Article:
[5] Y. Nagata, Joint-sounds in gonoarthrosis—clinical application of phonoarthrography for the knees. *Journal of UOEH*, 10(1):47-58, 1988.

[6] S. Tavathia, R. M. Rangayyan, C. B. Frank, G. D. Bell, K. O. Ladly, and Y. T. Zhang. Analysis of knee vibration signals using linear prediction. *IEEE Trans. Biomedical Engineering*, 39(9):959-970, 1992.

[7] N. P. Reddy, B. M. Rothschild, M. Mandal, V. Gupta, and S. Suryanarayanan. Noninvasive acceleration measurements to characterize knee arthritis and chondromalacia. *Annals of Biomedical Engineering*, 23:78-84, 1995.

[8] Z. M. K. Moussavi, R. M. Rangayyan, G. D. Bell, C. B. Frank, K. O. Ladly, and Y. T. Zhang. Screening of vibroarthrographic signals via adaptive segmentation and linear prediction modeling, *IEEE Trans. Biomedical Engineerings*, 43(1):15-23, 1996.

[9] S. Krishnan, R. M. Rangayyan, G. D. Bell, C. B. Frank, and K. O. Ladly. Adaptive filtering, modelling, and classification of knee joint vibroarthrographic signals for non-invasive diagnosis of articular cartilage pathology. *Medical and Biological Engineering and Computing*, 35:677-684, November 1997.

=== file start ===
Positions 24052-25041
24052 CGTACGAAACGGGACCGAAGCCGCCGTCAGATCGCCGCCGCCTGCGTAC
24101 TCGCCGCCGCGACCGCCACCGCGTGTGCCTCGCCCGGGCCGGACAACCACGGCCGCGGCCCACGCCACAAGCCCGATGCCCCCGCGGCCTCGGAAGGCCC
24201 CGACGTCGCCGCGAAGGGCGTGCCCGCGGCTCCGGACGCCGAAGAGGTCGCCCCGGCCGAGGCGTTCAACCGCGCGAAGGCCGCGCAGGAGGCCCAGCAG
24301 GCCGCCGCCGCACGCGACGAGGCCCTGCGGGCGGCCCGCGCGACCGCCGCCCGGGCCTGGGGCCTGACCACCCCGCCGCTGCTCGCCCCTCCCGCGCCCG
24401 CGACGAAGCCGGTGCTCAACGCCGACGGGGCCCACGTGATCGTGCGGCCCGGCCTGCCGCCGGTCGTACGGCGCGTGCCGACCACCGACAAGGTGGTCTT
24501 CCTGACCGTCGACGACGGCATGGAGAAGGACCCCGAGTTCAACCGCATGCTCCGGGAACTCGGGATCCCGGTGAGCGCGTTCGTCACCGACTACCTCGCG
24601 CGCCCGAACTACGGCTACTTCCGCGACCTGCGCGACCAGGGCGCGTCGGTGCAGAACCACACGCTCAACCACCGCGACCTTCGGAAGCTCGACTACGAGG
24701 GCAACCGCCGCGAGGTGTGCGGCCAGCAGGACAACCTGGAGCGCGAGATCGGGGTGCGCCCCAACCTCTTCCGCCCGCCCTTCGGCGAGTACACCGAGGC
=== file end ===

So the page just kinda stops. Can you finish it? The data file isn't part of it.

[10] R. M. Rangayyan, S. Krishnan, G. D. Bell, C. B. Frank, and K. O. Ladly, Parametric representation and screening of knee joint vibroarthrographic signals. *IEEE Trans. Biomedical Engineering*, 44(11):1068-1074, November 1997.

[11] S. Krishnan, R. M. Rangayyan, G. D. Bell, and C. B. Frank. Adaptive time-frequency analysis of knee joint vibroarthrographic signals for non-invasive screening of articular cartilage pathology. *IEEE Transactions on Biomedical Engineering*, 47(6):773, June, 2000.

[12] C. Hayward, Listening to the Earth sing. In G. Kramer, editor, *Auditory Display: Sonification, Audification, and Auditory Interfaces*, pages 369-404. Addison Wesley, Reading, Mass., 1994.